Creating a simple proxy API

This is my first blog entry ever, so excuse me if my style or cadence is awkward. My hope is that through this blog, I’ll be able to teach and learn from others about REST API patterns and best practices.

For this, my first post, I’ll use IBM’s API Connect in Bluemix to create a simple REST API that proxies calls to the Hacker News API. Oh, I forgot… disclaimers.

Disclaimer: I currently work at IBM. However, the views and opinions expressed in this blog are mine, and I am not in any way speaking on behalf of IBM.

Alright, disclaimers out of the way … lets get on with it. So, why am I choosing Hacker News API? It really does not matter.  It’s just for demonstration purposes. I need an API that can be easily invoked and does not have authentication. That’s all.

If you point your browser to https://hacker-news.firebaseio.com/v0/item/1.json, you get the JSON representation of the /v0/item/1 resource:

{
 "by": "pg",
 "descendants": 15,
 "id": 1,
 "kids": [
 487171,
 15,
 234509,
 454410,
 82729
 ],
 "score": 61,
 "time": 1160418111,
 "title": "Y Combinator",
 "type": "story",
 "url": "http://ycombinator.com"
}

That’s where I will be proxying to. Well, not to this specific resource, but more generally to: /v0/item/{id} , where {id} is a parameter passed by the end user.

Quick, go and sign up for a Bluemix account. Done? Now, login to Bluemix, navigate to Catalogs, and create an API Connect service.

api_connect_service
Creating API Connect service in Bluemix

Next, within the API Manager user interface, navigate to Drafts, and select the APIs tab, and create a new API.

create_api
Creating API Connect service in Bluemix

Notice that on the creation dialog, I selected the option to create a new product. I’ll explain later why we need this “product”.

After creating the API, you are then taken into the API editor. This editor allows you to control how your API will look and behave. It has three views: Design, Source, and Assembly.

In order to understand how to work with the api editor, first you must understand some core concepts.

At its simplest, an API consists of two parts.

  1. The external interface
  2. The internal implementation

The external interface is like a contract between you (the creator of the API), and the clients who are going to consume it.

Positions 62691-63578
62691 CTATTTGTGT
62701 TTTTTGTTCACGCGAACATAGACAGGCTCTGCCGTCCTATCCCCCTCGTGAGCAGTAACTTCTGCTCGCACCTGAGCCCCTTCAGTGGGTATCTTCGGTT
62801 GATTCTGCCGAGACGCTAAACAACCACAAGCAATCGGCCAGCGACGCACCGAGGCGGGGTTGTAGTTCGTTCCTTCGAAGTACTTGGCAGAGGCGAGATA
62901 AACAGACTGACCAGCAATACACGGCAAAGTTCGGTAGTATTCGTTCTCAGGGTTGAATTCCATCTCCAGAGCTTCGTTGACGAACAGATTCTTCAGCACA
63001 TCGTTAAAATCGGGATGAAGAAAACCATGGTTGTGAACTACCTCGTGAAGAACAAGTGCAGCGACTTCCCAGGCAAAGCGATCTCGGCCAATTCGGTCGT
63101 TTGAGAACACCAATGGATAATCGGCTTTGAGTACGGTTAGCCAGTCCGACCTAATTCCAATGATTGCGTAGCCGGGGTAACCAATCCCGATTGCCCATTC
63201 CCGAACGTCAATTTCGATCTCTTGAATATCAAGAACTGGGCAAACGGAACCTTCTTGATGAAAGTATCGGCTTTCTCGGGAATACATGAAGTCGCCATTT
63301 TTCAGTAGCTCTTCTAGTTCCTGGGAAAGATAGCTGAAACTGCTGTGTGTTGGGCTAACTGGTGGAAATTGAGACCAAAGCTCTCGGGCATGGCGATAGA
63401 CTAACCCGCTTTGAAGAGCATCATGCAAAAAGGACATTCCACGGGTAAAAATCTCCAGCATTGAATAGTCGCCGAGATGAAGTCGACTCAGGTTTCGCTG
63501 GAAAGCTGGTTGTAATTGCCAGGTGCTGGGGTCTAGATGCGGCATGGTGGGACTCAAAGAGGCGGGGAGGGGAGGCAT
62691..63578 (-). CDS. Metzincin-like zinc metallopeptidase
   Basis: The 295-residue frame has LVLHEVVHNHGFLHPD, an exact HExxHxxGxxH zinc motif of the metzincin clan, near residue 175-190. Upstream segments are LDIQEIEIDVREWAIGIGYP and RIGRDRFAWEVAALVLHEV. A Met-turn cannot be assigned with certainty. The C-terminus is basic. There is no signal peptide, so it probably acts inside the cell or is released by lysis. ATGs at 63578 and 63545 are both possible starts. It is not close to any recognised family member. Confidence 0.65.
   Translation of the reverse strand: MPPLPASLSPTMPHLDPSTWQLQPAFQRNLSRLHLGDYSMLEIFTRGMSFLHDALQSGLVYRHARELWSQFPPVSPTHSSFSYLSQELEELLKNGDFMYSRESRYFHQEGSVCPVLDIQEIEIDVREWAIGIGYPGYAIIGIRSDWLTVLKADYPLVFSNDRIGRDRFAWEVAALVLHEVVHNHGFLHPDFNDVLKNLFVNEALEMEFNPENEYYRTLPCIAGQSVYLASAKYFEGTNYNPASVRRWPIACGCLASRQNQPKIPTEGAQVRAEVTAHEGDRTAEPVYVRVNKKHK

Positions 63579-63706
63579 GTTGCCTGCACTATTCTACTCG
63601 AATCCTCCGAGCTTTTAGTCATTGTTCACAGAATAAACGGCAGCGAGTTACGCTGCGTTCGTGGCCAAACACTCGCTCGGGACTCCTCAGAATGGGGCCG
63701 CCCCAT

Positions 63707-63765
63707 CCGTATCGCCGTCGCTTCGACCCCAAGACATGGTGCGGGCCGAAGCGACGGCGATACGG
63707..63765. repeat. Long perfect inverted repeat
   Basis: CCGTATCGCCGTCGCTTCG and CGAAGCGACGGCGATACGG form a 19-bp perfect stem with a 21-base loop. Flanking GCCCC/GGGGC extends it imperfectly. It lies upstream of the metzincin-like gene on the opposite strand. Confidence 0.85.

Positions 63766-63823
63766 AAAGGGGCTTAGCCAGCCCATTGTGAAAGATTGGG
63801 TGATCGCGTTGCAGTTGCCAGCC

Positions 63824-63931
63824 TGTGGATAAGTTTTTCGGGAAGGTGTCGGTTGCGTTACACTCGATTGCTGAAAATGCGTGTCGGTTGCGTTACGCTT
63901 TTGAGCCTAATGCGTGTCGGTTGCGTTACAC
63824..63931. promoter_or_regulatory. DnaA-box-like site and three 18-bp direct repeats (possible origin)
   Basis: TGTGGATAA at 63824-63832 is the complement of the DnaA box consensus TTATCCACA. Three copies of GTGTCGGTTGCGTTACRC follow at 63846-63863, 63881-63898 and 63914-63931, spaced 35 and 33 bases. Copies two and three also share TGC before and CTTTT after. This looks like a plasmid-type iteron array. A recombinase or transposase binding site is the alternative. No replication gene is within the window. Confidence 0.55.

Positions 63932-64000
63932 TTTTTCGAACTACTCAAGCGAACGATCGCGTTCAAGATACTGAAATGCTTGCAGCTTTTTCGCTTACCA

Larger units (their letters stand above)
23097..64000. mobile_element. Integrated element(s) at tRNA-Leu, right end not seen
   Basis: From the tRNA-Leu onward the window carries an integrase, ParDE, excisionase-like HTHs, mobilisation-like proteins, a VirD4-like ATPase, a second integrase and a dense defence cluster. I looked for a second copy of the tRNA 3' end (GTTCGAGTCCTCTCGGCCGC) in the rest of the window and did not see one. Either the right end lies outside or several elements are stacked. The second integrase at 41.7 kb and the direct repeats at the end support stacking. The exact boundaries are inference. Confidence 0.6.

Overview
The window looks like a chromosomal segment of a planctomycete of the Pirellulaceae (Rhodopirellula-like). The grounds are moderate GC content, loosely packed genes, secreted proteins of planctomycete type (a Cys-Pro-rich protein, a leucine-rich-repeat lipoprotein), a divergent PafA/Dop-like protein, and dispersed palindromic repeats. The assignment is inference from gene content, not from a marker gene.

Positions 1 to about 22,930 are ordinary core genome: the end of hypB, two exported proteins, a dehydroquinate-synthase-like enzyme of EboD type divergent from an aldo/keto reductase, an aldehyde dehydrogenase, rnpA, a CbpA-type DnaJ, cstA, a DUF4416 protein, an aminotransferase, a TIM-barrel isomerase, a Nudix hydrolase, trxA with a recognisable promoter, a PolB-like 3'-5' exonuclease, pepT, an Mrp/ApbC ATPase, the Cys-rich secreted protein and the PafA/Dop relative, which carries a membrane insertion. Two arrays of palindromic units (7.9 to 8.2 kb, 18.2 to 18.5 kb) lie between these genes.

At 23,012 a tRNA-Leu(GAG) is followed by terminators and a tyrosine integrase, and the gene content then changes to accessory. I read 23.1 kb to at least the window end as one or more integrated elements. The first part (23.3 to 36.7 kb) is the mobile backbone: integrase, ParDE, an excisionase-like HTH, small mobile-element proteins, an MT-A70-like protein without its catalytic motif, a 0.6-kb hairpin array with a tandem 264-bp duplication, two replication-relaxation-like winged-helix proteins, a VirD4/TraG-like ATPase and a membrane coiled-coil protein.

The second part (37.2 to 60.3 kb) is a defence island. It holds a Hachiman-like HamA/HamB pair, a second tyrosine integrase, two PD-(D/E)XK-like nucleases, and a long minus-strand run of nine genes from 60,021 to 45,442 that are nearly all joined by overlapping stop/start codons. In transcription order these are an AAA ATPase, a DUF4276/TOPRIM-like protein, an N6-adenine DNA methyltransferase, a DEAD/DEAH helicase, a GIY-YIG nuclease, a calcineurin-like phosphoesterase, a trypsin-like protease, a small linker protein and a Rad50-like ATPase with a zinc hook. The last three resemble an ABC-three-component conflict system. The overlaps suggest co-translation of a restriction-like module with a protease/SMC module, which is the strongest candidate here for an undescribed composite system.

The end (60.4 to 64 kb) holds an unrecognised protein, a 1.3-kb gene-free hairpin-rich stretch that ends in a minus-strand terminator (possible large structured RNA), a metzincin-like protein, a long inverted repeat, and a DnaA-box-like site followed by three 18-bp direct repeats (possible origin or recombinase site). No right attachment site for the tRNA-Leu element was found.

The internal implementation is what determines how the API behaves when a client invokes one of its resources.

In this blog entry, the API I am creating has a very simple interface. It consists of a single resource:

/hackernews/items/{id}

The internal implementation is also very simple. It’s just proxying the incoming call directly to the back-end Hacker News API.

https://hacker-news.firebaseio.com/v0/item/{id}.json

 

Aside:

You may wondering how is this useful … since you can directly visit  the Hacker News API.  Here is the thing … big companies like airlines, banks, and retailers have a lot of interesting and useful services that they want to expose to developers out there. The problem is that these services are usually buried in private networks.

Using the on-prem or Bluemix dedicated version of API Connect, these customers are able to expose these internal services as nice REST APIs and make use features such as:

  • app API keys
  • Basic Auth
  • OAuth 2.0
  • rate limiting
  • usage analytics
  • Governance

Now, to create external interface of the API, I’ll add an operation with the “/hackernews/items/{id}” path within the Design view.

create_operation

For the implementation part of this API, I’ll switch to the Assembly view and create a Proxy policy that invokes the back-end Hacker News API.

create_assembly

 

Notice that when editing the “URL” field of the proxy policy, instead of  using the exact url:

https://hacker-news.firebaseio.com/v0/item/1.json

I used:

https://hacker-news.firebaseio.com/v0/item/$(request.parameters.id).json

where the last segment is replaced by $(request.parameters.id). This is the notation used in API Connect for referencing parameters from the original client request.

This is it, the API is now technically done. I have specified the interface, and I have specified the implementation.

The next step is to test this API using the test tool in API Connect, then and make it public for people out there to consume it. I’ll cover this in the next blog post, and follow on with additional topics such as:

  • How to secure your API
  • How to do more complex assemblies involving multiple operations
  • Deep dive on how to use the mapper policy

I welcome your feedback in the comments. Tell me what you liked, or did not like, or if you have questions, etc.

 

 

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